September 22: Forest City Comicon – London, ON

Words left behind

It takes a lot of work to write a novel.

All authors say that, but how can a reader understand what that means? Some authors throw out numbers like it took X hours of work, or X months or years. And yet, as a reader, one might look at one author who releases one book every five years, and another who releases a dozen in the same time, and wonder why the first can’t match the second. Especially with series. The world and characters are already established, right? Shouldn’t it be easier?

I think the true measure of what’s involved in writing a novel is in all the work you don’t see. Agonizing for hours over a single word. Dialogue rewritten ten times or more. Entire backstories, enough to write short stories or even other novels, for characters who appear only in one chapter. Characters, scenes, entire plot points that an author loved that had to be scrapped. The way it’s constantly on your mind – on a bus, at a grocery store, at a party, at your day job.

For Enduring Chaos, I wrote over 300,000 words that ended up in the trash before it came to the point it is now. At this point, the tally for the series overall is at least 400,000 deleted words. The first book went through three complete, start-to-finish drafts of which nothing remained in the published book. At least two scenes in the final draft were completely rewritten four or five times.

Hours upon hours of research, probably enough to fill a full-time job for a week at least. Conversations with half a dozen different people just for information on horses – some for no other reason than to determine a particular horse’s size, merely for the sake of a single comparison in the book. Research on weaving and weather patterns and etymology and much more. An hour-long conversation with my resident expert, along with taking over a page of notes, about the behaviour of a character who has exactly one spoken line.

I have pages of notes keeping track of the timeline and the distances characters have crossed. I have my own private wiki for notes on the series – characters, locations, artifacts, and more. I have notes everywhere – on my computer, my tablet, my phone, a notebook by my bedside, the cloud. I have pages of notes written for a single scene – and I’ve done that multiple times. I have pages of notes about the backstories that inform each character’s decisions. I even have pages of notes I never kept – writing down dialogue or actions as I was working it out, only to delete it when that conversation passed, or never even happened on page.

And then there’s the unwritten work. Character sketches and maps. Planning out movement during battle scenes. Those thoughts always on my mind. Hours of conversation with my husband about aspects of the book. Hours spent in so many sessions of staring at the screen, working out in my mind how a scene will go. Determining the impact of a certain event upon a character. Thinking. So much time spent inside my own head.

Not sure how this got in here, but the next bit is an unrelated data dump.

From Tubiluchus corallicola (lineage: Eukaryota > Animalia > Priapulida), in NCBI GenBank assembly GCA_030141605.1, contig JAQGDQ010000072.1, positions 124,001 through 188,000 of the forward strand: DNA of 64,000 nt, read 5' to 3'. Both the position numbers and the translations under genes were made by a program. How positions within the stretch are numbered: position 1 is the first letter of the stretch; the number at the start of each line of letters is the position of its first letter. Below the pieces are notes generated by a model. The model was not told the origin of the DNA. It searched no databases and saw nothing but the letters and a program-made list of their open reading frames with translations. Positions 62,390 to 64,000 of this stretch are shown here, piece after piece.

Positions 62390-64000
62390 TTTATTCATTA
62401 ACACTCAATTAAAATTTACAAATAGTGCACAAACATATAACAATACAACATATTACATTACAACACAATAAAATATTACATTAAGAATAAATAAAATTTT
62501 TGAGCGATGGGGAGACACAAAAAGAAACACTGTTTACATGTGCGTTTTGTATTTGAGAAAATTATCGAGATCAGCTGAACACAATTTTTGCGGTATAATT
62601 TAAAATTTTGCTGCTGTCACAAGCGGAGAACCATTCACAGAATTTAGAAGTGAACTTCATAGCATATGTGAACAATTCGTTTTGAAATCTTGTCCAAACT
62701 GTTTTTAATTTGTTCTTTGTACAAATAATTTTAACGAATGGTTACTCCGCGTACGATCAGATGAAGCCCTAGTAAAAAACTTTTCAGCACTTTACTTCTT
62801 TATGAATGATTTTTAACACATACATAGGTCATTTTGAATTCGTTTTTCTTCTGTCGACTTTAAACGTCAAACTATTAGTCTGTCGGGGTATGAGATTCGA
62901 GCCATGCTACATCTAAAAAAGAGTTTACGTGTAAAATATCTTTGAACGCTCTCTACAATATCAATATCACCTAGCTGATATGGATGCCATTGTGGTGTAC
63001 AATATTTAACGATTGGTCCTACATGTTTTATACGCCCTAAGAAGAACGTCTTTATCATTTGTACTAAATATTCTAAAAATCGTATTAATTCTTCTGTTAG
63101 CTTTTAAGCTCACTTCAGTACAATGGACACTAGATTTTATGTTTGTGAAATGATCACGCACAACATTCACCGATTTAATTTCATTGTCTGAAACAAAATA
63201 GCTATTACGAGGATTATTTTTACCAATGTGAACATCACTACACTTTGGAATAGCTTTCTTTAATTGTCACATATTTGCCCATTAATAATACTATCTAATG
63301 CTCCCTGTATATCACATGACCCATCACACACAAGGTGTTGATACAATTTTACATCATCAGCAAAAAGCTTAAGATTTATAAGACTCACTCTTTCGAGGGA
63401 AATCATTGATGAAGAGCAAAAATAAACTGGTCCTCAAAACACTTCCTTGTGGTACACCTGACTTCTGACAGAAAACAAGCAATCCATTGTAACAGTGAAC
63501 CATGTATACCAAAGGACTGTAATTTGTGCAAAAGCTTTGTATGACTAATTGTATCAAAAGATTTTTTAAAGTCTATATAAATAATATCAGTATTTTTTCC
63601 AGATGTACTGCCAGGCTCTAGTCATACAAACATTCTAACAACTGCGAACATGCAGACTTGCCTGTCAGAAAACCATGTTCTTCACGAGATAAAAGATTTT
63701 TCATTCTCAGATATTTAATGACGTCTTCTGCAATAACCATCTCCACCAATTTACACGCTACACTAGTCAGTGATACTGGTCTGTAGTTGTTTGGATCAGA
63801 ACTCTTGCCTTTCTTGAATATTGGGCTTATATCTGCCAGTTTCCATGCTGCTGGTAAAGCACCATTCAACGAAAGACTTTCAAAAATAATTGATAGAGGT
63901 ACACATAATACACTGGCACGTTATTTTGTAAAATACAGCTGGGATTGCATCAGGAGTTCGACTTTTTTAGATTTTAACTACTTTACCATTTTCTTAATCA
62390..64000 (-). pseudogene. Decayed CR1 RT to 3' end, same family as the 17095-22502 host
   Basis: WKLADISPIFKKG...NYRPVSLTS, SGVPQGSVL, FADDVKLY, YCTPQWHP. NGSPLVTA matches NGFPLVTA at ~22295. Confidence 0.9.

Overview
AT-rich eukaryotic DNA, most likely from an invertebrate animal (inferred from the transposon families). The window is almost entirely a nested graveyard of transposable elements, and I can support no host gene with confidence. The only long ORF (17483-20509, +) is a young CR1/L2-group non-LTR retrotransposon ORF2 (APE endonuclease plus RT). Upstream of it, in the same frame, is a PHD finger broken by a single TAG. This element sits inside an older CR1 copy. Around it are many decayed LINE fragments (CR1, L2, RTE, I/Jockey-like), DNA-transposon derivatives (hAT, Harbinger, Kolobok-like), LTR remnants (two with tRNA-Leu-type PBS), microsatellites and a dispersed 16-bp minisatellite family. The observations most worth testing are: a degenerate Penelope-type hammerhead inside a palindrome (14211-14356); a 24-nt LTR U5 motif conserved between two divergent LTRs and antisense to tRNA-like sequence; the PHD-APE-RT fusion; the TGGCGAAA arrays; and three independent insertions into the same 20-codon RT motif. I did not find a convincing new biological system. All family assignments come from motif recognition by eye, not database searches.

How do you quantify that?

Well… you don’t. A reader only gets the finished book, and a writer has to accept that that’s all most people will see. Sure, you can discuss the writing process at conventions or meet-and-greets, bemoan the struggles of editing with other writers, friends, family, or other witting or unwitting audiences, or write how-to articles or blog posts about it, but the truth is, no one is really going to appreciate the scope of how much work went into your novel except you.

As an author, it’s just part of the job. Writing means rewriting, and it means a lot of writing that will never be seen, not necessarily because it’s not good enough, but because it’s not necessary. We do this and we suffer through deleting words we adored time and again because it’s part of the process.

Because we love writing.

But don’t mistake that for meaning it isn’t hard work.

You have your entire life to write your first book, and six months to write your second

Someone told me that quote once. I don’t remember to whom it is attributed.  It is undoubtedly a comment on output, as one will quickly lose readers, as well as publishing contracts, if one does not continually produce more books.

To me, however, it is a matter of completion. When you are an unpublished author, you can spend forever editing and tweaking your manuscript. Once you have submitted it and it hits the presses, however, it is final. It cannot be altered any longer.

Any good writer will constantly improve. As a result, likely many look back at their earlier works and see things they would have done differently. That is, if they don’t revisit older work with revulsion.